Melody’s review published on Letterboxd:
"Tarzan, you look funny!"
"Nice outfit, Jane!"
"An ordinary man will do the impossible to save the woman he loves. My husband is no ordinary man."
"Where was your honour?"
"I had none."
"…no man has ever started with less."
Far be it from me to argue with the great Marc Bernardin (please let me know if that link works, it's only the second time I've used Storify…), who surely knows better than me on this stuff (especially the stuff he addresses in those tweets), but it does seem we both came to this movie wanting something it was under no obligation to deliver - the difference being that I got mine. You should all know how I feel about the Disney movie - it changed my life. Normally I would've avoided this (like I have so far that horrendous looking computer animation a few years back) because (as Bernardin says) there seems to be no need for it - but I also like David Yates, he did wonderful things with the last few Harry Potter movies (especially Order of the Phoenix) and I wanted to see whatever he did next (even if it has Eddie Redmayne in it, as his next movie does - I still want to see him do a horror movie after that opening scene of Phoenix…). Then I saw the trailer which got my hopes way higher than expected. Then I saw a clip on Colbert with some laughable looking effects that put me off again. So this could easily have gone the way of the AbFab movie for me, is what I'm saying.
Yet it defied my expectations from the first scene onward. I had no idea what the story was going to be here, or where they were going to pick up with Tarzan - so I was kind of waylaid from the moment we find him as "Lord Greystoke", flat out denying his past (but guzzling raw eggs in private), in London. There's a lot of exposition in the first half hour of this movie, talk of land and trade and debt almost on the level of The Phantom Menace, I started wondering who exactly they made this movie for, yet it's all done in this bizarre, borderline tongue-in-cheek way, tonally it almost reminded me of Crimson Peak for some reason. You have Samuel L. Jackson in the background of some of these scenes, and I think he on the one side and Christoph Waltz on the other are why this movie worked for me even at its wobbliest - they know exactly what kind of movie they're in. At one point there are some of those slightly dodgy visual effects I saw in that Colbert clip, when Tarzan and Jackson are up in the trees - some severely fake looking green-screen matting I suspect may have been exacerbated in 3D - yet it's such a ridiculous scene anyway (we might believe Tarzan made it onto those trees, but Jackson's character is presented as being completely out of his element), and Jackson completely sells that ridiculousness the way only he can, I sort of forgave the visuals. Maybe it's simply because it has both him and Christoph Waltz that I found so much of the movie kind of played like "Django Unchained for kids" (there are some gloriously Tarantino-esque moments where Jackson gets his hands on bigger and better guns, and Waltz is, well, Waltz…) - there's a huge slavery element to the story, and some subtle stuff in Jackson's backstory (post-civil war he played a part in an Indian massacre - "we were no better than these Belgians," he tells Tarzan, speaking of the evil Waltz and his crew) that's reflected in the cycle of vengeance that comes to a head in the finale - a finale in which the color of Jackson's character's skin is very important. All of this was icing to me but I felt like, even if it's not quite the progressive take Bernardin and others might want, it's certainly trying pretty darn hard with a source that doesn't allow for much progression - I'd say the same for the slightly more pro-active presentation of Jane here too, she saves herself at many junctures; and, going even further than that, the movie kind says more than anything that the animals are better than any of us wretched humans (some of the most touching moments, as in the Disney movie, are simple, silent, harmless moments of physical contact between man and beast).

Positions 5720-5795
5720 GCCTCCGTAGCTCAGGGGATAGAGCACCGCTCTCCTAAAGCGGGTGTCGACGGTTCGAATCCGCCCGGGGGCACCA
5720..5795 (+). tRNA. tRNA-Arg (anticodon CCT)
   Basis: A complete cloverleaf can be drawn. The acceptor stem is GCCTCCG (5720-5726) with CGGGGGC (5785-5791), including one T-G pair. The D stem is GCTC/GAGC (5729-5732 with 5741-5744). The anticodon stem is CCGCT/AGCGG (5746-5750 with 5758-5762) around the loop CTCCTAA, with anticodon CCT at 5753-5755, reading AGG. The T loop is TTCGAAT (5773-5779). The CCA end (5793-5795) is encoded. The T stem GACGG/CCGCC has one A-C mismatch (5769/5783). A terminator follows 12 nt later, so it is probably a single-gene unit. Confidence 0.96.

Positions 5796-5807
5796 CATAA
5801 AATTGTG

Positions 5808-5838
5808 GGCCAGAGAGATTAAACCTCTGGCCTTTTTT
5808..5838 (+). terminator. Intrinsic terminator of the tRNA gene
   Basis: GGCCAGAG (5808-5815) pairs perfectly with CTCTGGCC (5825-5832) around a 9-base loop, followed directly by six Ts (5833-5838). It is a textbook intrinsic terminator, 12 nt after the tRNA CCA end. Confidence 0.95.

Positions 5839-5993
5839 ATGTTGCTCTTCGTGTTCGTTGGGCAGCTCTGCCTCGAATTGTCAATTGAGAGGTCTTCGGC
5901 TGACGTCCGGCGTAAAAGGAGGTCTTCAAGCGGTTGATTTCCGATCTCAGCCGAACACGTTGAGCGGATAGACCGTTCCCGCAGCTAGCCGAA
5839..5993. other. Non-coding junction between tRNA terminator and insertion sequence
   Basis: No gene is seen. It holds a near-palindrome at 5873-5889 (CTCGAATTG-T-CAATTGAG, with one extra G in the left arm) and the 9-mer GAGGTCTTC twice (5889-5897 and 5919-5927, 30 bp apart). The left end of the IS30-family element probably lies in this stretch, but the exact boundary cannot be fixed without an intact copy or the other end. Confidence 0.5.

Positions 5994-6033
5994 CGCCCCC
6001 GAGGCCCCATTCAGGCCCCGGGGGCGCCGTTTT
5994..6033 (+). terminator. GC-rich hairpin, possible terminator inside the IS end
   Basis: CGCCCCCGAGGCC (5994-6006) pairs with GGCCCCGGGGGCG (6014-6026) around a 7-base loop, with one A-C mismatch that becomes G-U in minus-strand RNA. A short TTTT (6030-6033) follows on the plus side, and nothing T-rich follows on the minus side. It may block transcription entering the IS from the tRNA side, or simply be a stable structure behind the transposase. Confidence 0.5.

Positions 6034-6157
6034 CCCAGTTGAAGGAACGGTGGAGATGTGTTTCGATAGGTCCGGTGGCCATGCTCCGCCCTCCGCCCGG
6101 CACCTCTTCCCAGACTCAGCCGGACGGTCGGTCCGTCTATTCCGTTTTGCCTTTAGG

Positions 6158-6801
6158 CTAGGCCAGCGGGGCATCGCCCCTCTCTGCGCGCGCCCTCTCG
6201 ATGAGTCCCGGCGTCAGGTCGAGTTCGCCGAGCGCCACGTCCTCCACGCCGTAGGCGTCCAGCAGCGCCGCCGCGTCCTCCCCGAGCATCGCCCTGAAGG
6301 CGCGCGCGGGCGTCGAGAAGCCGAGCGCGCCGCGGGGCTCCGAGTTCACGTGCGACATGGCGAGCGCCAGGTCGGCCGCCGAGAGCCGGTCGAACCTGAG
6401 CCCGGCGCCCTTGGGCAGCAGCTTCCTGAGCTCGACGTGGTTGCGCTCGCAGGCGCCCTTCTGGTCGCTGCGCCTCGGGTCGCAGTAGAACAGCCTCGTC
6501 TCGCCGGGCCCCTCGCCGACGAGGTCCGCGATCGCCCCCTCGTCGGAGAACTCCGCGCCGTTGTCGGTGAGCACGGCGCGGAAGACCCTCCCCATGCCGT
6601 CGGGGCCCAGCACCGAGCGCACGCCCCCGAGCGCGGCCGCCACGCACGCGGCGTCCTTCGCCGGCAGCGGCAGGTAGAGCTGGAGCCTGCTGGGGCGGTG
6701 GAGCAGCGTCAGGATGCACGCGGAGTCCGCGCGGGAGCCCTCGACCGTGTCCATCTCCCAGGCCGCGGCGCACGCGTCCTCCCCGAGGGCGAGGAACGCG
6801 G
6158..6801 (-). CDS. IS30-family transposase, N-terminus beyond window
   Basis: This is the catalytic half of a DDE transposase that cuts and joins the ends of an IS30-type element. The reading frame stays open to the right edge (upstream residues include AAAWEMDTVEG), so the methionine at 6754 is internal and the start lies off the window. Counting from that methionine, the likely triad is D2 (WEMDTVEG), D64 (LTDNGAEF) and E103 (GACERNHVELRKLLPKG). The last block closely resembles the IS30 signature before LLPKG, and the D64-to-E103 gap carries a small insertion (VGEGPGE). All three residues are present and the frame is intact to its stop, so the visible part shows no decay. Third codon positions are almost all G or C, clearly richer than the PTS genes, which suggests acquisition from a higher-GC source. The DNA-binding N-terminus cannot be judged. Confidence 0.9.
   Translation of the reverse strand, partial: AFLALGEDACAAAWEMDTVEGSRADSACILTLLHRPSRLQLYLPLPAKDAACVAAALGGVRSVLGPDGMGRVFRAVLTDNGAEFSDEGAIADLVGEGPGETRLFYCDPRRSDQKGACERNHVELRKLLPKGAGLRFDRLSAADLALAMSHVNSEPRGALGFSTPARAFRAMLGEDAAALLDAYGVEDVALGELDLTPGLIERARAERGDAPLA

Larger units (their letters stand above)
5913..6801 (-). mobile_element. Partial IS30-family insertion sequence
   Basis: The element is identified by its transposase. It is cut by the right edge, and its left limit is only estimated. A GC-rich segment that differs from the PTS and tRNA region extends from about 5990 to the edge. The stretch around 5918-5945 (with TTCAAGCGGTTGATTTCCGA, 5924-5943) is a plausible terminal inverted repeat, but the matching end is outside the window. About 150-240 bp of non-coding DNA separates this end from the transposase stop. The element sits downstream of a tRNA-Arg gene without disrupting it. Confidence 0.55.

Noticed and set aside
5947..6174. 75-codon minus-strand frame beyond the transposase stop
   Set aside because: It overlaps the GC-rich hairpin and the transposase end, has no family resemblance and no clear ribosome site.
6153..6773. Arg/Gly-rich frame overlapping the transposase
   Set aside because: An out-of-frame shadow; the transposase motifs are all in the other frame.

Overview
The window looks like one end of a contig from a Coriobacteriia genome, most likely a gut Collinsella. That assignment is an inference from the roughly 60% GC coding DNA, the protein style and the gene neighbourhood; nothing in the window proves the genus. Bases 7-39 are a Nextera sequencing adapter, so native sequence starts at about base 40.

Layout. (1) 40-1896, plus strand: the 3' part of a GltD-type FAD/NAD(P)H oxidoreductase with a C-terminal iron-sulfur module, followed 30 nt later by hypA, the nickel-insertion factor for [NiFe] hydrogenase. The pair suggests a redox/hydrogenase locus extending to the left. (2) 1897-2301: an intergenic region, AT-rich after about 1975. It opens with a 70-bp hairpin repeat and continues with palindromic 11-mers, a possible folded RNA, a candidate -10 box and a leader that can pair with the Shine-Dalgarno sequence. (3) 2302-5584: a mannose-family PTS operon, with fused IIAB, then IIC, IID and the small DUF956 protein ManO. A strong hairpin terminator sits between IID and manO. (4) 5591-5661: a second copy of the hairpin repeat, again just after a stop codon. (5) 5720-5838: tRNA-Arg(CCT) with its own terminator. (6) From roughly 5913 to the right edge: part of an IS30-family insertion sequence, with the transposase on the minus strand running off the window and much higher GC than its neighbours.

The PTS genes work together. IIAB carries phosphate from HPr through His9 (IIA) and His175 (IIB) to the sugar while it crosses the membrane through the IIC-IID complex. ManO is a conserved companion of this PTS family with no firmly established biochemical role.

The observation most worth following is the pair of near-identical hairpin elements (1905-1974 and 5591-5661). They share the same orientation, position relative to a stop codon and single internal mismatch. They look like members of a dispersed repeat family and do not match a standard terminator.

Anyway, all of this was icing to me. All I wanted here was for it to have even half of the heart of the Disney movie - something, as I said, I had no right to expect. But lo and behold, pretty early in the movie, there's the scene where the natives sing "the Legend of Tarzan" around a fire, and Jane translates to Jackson's character (who looks very much like he wishes he understands), and we get the flashbacks to the classic origin stuff, and I kind of lost it. That's all I needed from this, really. Everything else (including the outright Disney homage of the final shot) was wonderful, wonderful bonus material.